It is without doubt that JG Vos changed the RPCNA. Many will tell you of their experiences in his classroom at Geneva College and how they came to love the Word of God under his ministry. As the son of one of the most important theologians of the 20th century, he brought attention to the RPCNA at a time when it was often isolated from the greater reformed community. JG Vos popularized amillennialism in the RPCNA. He, along with Philip Martin, are credited by some for keeping the RPCNA from ordaining women elders. He renewed interest in the Scottish Covenanters through his writing. He renewed interest in confessionalism through the Blue Banner Faith and Life magazine. Many cite Vos’s preaching as the means of grace God used for their own conversions.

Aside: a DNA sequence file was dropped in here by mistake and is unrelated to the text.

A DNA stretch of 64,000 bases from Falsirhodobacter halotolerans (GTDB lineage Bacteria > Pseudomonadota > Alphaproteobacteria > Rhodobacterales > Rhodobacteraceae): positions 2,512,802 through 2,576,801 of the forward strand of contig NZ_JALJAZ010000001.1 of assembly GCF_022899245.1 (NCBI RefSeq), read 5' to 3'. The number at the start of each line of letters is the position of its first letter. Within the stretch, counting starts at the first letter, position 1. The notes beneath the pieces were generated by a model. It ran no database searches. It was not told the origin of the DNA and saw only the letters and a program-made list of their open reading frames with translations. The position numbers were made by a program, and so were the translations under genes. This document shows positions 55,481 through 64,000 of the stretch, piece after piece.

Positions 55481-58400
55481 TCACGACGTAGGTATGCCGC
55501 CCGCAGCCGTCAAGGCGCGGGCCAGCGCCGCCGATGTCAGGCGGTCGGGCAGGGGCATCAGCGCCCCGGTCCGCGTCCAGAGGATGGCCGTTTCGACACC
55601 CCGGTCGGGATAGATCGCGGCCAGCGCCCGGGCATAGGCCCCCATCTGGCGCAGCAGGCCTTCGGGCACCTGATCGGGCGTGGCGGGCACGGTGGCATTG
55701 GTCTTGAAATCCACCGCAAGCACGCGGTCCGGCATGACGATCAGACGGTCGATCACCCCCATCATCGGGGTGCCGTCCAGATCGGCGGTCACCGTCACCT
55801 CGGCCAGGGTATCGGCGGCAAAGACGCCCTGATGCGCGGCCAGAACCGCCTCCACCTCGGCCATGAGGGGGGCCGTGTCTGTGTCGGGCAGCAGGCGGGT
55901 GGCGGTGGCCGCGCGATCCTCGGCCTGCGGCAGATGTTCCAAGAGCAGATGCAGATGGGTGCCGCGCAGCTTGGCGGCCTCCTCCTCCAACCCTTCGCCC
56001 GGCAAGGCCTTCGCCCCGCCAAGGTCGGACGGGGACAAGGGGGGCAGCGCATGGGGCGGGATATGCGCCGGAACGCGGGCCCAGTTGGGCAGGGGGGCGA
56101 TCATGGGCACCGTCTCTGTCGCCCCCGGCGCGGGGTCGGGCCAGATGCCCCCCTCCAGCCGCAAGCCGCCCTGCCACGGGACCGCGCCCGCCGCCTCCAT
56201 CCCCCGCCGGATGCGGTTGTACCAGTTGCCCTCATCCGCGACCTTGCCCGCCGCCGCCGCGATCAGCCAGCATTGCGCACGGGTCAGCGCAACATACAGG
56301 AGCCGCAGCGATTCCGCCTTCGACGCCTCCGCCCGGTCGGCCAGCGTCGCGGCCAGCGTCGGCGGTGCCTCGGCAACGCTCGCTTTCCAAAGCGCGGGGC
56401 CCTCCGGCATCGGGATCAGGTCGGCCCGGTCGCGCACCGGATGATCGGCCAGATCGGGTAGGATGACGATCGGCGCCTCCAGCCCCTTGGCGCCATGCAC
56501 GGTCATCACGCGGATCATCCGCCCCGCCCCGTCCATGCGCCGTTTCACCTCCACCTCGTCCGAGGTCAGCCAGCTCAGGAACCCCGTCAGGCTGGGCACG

Today’s RPCNA would be quite different without JG Vos and his work. One area of change in the RPCNA that began with Vos is the RPCNA’s current view on abstinence from alcoholic beverages. Beginning in the late 1930s our Synod began a debate regarding the relationship between the Christian and alcohol, a debate that eventually led to a decision 60 years later to reverse its stand against the use of alcohol by its ministry and members. That discussion formally began through the quiet work of JG Vos.
Personal History and Exceptions